Summary: The pathophysiology of multiple sclerosis is reviewed, with emphasis on the axonal conduction properties underlying the production of symptoms, and the course of the disease. The major cause of the negative symptoms during relapses (e.g. paralysis, blindness and numbness) is conduction block, caused largely by demyelination and inflammation, and possibly by defects in synaptic transmission and putative circulating blocking factors. Recovery from symptoms during remissions is due mainly to the restoration of axonal function, either by remyelination, the resolution of inflammation, or the restoration of conduction to axons which persist in the demyelinated state. Conduction in the latter axons shows a number of deficits, particularly with regard to the conduction of trains of impulses and these contribute to weakness and sensory problems. The mechanisms underlying the sensitivity of symptoms to changes in body temperature (Uhthoff's phenomenon) are discussed. The origin of 'positive' symptoms, such as tingling sensations, are described, including the generation of ectopic trains and bursts of impulses, ephaptic interactions between axons and/or neurons, the triggering of additional, spurious impulses by the transmission of normal impulses, the mechanosensitivity of axons underlying movement- induced sensations (e.g. Lhermitte's phenomenon) and pain. The clinical course of the disease is discussed, together with its relationship to the evolution of lesions as revealed by magnetic resonance imaging and spectroscopy. The earliest detectable event in the development of most new lesions is a breakdown of the blood-brain barrier in association with inflammation. Inflammation resolves after approximately one month, at which time there is an improvement in the symptoms. Demyelination occurs during the inflammatory phase of the lesion. An important mechanism determining persistent neurological deficit is axonal degeneration, although persistent conduction block arising from the failure of repair mechanisms probably also contributes.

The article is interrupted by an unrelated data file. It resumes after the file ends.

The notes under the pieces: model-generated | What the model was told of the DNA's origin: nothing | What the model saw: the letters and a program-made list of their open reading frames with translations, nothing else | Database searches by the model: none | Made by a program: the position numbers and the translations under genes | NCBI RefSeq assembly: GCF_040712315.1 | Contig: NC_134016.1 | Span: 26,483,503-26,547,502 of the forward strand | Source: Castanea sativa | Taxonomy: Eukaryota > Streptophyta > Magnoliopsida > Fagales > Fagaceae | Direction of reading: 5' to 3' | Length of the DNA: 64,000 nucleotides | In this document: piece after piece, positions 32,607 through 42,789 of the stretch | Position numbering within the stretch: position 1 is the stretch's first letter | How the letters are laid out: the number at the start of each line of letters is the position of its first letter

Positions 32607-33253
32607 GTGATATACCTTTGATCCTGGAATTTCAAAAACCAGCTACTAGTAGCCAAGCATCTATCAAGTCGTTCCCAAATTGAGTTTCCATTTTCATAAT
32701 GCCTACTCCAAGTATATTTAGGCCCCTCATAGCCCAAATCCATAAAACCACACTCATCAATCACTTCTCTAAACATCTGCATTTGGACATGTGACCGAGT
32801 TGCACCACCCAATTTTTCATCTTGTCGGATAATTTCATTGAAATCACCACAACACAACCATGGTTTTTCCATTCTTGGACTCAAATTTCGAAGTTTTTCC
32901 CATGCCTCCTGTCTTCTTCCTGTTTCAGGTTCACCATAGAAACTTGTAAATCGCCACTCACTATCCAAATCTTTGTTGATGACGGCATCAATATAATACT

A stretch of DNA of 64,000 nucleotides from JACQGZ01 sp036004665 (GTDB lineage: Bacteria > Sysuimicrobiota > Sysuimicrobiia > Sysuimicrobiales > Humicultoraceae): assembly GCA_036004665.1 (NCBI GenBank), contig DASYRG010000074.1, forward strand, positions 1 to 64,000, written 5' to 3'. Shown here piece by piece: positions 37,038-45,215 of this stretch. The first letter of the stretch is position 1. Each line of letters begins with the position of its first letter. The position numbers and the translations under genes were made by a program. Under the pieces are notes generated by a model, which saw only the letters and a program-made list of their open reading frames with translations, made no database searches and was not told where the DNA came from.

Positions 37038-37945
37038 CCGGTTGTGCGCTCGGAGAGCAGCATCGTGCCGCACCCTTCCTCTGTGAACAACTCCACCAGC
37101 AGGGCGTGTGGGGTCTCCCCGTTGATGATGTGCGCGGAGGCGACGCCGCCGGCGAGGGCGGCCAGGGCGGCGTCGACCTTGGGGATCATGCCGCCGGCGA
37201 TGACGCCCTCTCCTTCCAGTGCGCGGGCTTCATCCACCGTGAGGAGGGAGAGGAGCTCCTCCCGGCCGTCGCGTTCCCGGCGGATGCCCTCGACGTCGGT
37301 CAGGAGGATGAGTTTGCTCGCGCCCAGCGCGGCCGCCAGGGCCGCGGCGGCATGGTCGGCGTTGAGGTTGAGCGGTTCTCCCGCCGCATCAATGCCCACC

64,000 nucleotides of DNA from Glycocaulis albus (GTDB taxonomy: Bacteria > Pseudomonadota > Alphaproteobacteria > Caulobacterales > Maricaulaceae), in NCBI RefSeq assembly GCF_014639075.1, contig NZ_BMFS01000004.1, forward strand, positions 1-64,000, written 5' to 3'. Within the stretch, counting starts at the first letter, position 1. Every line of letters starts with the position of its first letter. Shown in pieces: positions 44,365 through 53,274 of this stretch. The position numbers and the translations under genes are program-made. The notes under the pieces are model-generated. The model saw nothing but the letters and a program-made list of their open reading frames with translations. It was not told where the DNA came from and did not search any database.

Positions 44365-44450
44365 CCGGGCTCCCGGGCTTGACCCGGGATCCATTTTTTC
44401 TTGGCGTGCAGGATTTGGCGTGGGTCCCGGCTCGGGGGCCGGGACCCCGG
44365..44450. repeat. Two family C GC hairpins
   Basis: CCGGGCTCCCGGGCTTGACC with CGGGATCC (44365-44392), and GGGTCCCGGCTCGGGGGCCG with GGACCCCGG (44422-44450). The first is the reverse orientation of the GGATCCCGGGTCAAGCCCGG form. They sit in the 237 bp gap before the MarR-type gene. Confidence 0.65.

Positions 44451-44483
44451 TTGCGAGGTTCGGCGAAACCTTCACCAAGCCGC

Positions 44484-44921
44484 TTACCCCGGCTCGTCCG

Department of Clinical Neurosciences, Guy's, King's and St Thomas' School of Medicine, King's College, London, UK. kenneth.smith@kcl.ac.uk